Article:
pregnant mother's diet and lifestyle wield a powerful influence
over the growth of the baby inside her. Many complications
and birth defects can result from poor maternal decisions
during pregnancy. A mother's smoking during pregnancy is suspected
to increase the odds of her child developing diabetes later
The authors of a recent study in the British Medical Journal
determined the number of cigarettes mothers had smoked
during pregnancy. Mothers of 15,000 people were classified
as nonsmokers; medium smokers (1-9 cigarettes per day); heavy
smokers (10 or more cigarettes per day); or smokers varying
between medium and heavy. The children were all assessed for
the presence of type 2 (adult-onset) diabetes 33 years later.
Heavy maternal smoking was linked to a nearly fivefold increase
in early-onset type 2 diabetes. In addition, women who smoked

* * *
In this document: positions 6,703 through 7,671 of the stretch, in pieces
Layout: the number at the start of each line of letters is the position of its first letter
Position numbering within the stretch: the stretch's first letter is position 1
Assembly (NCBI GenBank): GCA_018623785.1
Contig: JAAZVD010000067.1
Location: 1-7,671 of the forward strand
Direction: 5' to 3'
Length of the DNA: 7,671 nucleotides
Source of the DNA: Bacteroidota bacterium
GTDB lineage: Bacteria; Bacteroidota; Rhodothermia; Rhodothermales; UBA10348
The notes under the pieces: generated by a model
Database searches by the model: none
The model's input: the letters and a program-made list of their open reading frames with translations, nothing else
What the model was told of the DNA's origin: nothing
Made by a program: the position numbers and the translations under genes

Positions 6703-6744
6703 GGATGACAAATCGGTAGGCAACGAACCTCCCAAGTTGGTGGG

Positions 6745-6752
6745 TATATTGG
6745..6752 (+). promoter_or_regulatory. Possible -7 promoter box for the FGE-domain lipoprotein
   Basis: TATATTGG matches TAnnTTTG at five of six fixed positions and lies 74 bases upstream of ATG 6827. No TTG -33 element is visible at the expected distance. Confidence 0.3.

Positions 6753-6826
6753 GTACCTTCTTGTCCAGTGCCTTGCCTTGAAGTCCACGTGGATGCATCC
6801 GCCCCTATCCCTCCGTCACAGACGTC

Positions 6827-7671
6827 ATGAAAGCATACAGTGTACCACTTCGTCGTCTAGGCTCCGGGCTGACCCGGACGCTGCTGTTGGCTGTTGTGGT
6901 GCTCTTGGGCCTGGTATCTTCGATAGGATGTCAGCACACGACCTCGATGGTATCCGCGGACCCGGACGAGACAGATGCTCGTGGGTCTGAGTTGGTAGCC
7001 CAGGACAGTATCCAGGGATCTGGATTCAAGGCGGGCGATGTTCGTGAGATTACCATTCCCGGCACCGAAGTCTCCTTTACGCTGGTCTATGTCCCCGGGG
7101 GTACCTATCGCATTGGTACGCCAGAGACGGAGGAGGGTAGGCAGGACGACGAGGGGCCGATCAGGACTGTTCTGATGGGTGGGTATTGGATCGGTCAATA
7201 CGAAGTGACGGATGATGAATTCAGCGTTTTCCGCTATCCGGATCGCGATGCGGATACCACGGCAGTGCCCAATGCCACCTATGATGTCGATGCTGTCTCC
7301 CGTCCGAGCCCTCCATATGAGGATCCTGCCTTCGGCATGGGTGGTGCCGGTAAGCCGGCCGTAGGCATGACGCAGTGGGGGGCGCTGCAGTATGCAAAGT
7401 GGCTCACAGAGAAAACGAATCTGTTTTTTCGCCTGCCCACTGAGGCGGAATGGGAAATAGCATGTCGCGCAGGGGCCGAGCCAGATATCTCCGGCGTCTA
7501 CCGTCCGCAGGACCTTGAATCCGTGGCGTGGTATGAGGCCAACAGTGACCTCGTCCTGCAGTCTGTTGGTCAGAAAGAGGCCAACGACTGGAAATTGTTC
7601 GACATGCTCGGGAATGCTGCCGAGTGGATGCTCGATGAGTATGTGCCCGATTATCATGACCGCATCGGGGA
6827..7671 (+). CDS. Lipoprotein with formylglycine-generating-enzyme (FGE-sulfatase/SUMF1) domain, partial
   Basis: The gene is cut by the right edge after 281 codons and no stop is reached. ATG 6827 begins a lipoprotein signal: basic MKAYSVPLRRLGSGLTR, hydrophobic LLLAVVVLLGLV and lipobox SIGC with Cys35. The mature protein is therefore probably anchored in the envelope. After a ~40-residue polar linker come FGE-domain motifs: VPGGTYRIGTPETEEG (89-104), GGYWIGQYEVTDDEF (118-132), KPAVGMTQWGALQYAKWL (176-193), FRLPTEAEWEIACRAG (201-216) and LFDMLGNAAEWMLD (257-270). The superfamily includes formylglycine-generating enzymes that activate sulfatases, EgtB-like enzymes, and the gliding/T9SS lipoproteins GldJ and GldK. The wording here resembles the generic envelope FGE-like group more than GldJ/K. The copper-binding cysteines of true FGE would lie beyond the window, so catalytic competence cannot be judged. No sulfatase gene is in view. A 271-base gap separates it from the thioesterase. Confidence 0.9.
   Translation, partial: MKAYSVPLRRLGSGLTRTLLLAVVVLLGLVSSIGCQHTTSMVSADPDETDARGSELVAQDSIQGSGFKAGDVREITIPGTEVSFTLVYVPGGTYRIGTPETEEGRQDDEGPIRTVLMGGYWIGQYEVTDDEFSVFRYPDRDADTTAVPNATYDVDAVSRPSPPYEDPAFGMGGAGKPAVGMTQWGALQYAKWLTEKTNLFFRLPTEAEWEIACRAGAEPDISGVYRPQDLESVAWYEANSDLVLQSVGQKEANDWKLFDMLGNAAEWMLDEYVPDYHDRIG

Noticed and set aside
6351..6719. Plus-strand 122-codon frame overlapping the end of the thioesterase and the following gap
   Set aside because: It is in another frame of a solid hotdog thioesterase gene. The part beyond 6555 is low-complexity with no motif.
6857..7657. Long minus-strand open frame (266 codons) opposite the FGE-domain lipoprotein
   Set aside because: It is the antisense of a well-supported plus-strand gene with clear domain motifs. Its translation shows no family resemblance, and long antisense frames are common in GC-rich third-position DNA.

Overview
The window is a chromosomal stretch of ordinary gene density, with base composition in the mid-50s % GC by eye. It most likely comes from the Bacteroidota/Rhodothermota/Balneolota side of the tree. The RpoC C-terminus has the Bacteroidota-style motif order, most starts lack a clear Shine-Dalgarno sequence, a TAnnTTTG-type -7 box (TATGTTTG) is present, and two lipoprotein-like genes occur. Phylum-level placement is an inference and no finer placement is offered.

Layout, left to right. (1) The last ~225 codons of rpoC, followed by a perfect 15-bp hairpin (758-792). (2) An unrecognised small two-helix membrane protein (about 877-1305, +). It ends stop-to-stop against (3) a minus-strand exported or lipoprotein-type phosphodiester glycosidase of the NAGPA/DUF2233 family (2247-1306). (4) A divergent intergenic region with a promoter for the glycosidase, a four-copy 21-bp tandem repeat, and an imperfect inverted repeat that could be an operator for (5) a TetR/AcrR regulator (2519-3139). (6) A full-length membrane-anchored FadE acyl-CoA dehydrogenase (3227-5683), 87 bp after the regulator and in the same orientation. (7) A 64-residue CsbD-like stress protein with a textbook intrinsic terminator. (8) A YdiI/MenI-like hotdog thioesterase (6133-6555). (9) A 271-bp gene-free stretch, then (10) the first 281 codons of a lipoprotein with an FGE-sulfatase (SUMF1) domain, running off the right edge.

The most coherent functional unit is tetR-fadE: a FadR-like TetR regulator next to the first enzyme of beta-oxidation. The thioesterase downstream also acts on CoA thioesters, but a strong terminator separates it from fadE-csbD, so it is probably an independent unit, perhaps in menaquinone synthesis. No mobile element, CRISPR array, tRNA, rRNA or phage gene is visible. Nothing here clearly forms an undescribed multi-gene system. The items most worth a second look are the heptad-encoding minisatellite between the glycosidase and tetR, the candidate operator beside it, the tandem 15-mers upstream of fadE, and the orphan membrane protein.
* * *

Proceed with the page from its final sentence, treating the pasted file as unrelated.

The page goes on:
heavily during pregnancy were far more likely to have children
who would later develop diabetes than women who smoked less.
Obesity and smoking by the children themselves also increased
the risk for type 2 diabetes.
Smoking during pregnancy can increase the risk for other
problems, such as low birth weight, miscarriage, and sudden
infant death syndrome. If you smoke, quit before deciding
to have children. And if you are already a pregnant smoker,
consider the risks you place on your unborn child and try
to quit immediately.
Montgomery SM, Ekbom A. Smoking during pregnancy and diabetes
mellitus in a British longitudinal birth cohort. British
Medical Journal 2002:324, pp. 26-27.
To learn about more of the dangers of smoking, go to http://www.chiroweb.com/find/archives/general/smoking/index.html.